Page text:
This article shares Dr. Richard Niles' six performance rules applicable to presenters.
As in any profession, trainers, teachers and speakers can become too singular looking within their profession for platform skill advice. It is sometimes helpful to expand horizons and examine perspectives from other disciplines.
In a prior article we examined John Henry Cardinal Newman’s (February 21 1801-August 1890) seven rules for writing a presentation. Cardinal Newman’s perspective was writing church sermons. This article examines presenter tips from an entirely different perspective: that of a professional musician.
Dr. Richard Niles is a composer, producer and arranger. He was the musical director for Cat Stevens and has written and arranged music for a wide array of artists including Paul McCartney, Tina Turner, Tears for Fears, Grace Jones, James Brown, Ray Charles, Kylie Minogue and Mariah Carey. He is also, like this Examiner, a graduate of Berklee College of Music.
In an interview published in the Spring 2013 issue of Berklee Today, Dr. Niles lists six tips for musical artist success. These tips are equally relevant to trainers, teachers and public speakers. The tips, with their application to presenting, follow.
- Have something to say – It is critical that a musical act differentiate itself by delivering something original in concept and execution. It is also critical for presenters to have an original take on the subject being presented. Speakers can set themselves apart by delivering their own theories and applications. Trainers and teachers must present information in ways that make it compelling and memorable.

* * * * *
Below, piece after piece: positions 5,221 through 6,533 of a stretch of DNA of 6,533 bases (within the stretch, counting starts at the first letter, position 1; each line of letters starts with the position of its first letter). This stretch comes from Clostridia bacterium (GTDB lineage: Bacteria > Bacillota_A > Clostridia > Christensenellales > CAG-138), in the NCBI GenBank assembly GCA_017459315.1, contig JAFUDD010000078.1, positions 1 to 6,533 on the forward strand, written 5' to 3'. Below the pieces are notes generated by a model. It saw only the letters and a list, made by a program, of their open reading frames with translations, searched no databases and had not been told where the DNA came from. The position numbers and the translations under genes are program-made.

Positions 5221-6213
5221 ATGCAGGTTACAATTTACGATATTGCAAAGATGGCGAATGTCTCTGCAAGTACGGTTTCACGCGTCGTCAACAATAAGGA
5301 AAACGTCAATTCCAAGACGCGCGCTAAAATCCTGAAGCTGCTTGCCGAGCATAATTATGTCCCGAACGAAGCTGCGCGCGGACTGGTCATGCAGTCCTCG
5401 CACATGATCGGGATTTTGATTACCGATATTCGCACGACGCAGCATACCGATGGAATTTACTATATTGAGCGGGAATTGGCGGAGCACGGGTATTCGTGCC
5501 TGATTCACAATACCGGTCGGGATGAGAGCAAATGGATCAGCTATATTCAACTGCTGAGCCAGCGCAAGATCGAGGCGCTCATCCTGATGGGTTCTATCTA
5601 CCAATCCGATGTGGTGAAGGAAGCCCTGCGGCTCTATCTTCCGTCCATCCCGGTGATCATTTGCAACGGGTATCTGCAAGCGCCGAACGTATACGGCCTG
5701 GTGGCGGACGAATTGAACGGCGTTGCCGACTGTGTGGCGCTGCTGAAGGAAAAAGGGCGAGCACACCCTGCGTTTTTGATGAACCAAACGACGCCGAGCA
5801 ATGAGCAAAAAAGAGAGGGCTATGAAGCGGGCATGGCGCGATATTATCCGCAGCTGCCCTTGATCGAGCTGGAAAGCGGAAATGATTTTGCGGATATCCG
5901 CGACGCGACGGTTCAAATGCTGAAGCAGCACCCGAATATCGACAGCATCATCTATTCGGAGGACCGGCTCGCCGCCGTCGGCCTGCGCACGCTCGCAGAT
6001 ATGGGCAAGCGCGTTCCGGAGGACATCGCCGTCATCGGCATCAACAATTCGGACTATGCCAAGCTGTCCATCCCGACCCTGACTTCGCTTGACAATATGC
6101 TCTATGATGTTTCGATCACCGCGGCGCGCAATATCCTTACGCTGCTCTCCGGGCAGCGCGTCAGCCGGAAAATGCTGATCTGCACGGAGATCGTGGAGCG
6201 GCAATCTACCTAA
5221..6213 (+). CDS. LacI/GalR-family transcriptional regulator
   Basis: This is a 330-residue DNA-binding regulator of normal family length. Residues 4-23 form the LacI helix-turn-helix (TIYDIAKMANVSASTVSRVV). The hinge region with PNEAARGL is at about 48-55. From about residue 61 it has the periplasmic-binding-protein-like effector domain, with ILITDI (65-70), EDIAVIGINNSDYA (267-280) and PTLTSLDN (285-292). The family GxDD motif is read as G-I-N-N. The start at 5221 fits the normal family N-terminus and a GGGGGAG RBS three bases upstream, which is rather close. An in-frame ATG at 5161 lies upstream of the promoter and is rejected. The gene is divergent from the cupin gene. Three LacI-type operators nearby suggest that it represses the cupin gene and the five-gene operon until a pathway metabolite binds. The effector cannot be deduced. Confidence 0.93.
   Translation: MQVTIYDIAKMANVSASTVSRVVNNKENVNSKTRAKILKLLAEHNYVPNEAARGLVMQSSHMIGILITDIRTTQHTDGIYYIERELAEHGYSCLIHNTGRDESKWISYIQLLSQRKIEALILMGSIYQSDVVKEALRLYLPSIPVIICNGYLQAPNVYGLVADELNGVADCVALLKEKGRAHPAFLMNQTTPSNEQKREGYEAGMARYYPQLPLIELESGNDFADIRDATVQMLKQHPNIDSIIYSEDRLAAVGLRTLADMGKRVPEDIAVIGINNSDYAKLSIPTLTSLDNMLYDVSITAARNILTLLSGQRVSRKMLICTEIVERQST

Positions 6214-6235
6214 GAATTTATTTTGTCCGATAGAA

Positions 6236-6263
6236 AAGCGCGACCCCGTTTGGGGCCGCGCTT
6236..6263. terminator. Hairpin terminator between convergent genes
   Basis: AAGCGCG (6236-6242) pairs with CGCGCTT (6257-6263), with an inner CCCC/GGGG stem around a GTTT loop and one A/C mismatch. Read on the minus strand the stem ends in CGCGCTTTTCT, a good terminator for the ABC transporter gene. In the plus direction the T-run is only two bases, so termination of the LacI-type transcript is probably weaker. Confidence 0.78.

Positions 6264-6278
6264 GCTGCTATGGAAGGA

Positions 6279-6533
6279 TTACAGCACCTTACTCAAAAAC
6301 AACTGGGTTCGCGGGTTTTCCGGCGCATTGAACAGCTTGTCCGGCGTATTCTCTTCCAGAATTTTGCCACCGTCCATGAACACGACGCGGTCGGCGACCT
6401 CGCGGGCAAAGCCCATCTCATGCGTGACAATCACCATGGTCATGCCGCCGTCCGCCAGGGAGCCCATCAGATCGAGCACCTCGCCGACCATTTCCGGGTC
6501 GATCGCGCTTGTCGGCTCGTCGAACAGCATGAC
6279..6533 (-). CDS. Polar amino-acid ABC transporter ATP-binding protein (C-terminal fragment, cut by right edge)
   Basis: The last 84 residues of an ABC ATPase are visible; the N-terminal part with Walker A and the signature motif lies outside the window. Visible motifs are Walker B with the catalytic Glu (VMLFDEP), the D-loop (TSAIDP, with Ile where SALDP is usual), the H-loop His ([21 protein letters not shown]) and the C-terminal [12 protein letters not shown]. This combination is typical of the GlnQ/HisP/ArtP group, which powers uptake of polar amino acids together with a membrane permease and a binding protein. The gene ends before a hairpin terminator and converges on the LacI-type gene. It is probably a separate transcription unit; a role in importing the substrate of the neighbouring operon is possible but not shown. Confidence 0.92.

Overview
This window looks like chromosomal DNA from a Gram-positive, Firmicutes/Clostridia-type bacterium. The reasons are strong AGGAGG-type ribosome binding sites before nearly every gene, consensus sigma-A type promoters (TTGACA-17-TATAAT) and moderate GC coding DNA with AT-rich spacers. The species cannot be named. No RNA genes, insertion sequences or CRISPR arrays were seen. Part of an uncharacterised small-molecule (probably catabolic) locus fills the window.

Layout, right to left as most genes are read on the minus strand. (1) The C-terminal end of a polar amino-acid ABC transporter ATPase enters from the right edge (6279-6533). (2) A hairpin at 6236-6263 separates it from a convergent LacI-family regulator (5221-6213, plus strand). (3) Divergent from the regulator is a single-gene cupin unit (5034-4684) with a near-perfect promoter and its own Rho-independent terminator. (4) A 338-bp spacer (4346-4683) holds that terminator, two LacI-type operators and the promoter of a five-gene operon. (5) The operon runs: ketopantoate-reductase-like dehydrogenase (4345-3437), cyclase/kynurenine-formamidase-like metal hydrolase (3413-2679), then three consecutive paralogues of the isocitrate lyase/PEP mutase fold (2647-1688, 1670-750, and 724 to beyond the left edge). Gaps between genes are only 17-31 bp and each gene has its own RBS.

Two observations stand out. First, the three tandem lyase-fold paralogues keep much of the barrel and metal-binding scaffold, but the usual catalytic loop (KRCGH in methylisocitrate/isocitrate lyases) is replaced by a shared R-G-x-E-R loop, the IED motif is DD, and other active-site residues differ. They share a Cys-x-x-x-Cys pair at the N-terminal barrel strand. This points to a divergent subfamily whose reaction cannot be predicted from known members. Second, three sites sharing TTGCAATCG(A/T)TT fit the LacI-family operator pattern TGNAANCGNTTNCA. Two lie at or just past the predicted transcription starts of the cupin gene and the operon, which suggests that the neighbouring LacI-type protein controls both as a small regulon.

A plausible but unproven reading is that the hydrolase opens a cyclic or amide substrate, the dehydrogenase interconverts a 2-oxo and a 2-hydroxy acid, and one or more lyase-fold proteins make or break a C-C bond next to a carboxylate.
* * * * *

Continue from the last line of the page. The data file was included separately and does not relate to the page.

Communicate what you have to say in readily understandable language – Successful musicians know what their songs mean and communicate that meaning through clearly written lyrics and powerfully delivered emotion. Trainers, teachers and speakers must know the language idioms of their audience and communicate information in ways they understand.
- Know who your target audience is and how to communicate with it – Musical acts must know which material and performance techniques will reach their audience. They must also know, as Harold Stolovitck shares in Telling Ain’t Training http://www.amazon.com/Telling-Aint-Training-Harold-Stolovitch/dp/1562867016, how to translate expert observations into declarative statements.
Be relevant to you target audience – Musicians must keep in mind that, although they are in an artistic profession, music is public art. It must exist in and respond to the desires of the listener. Presenters must, likewise, know what information, examples and cultural references will matter to their learners. To draw a clearly absurd example, music from the 1950s playing as participants enter the presentation room would fail for attendees who listen to rap.
- Have a professional attitude towards your career – - Musicians seem to live in their own world but must, to be successful, be on time, be prepared and be focused. Presenters who arrive unprepared, start late, deliver rambling content and end late are not professionals and will lose future business.
Strive to make fans like you enough to become interested in you – Successful musical acts do not exist in the absence of fans. Trainers, teachers and public speakers likewise require an audience to perform. In both the musical and presenting professions, advocates are essential. When you present yourself as a normal person who happens to have brilliant ideas—as compared to a special person who has consented to share your brilliance—it is far easier to gain advocates.
Although Dr. Niles tips are musician-centric, they are also helpful guidelines for presenters.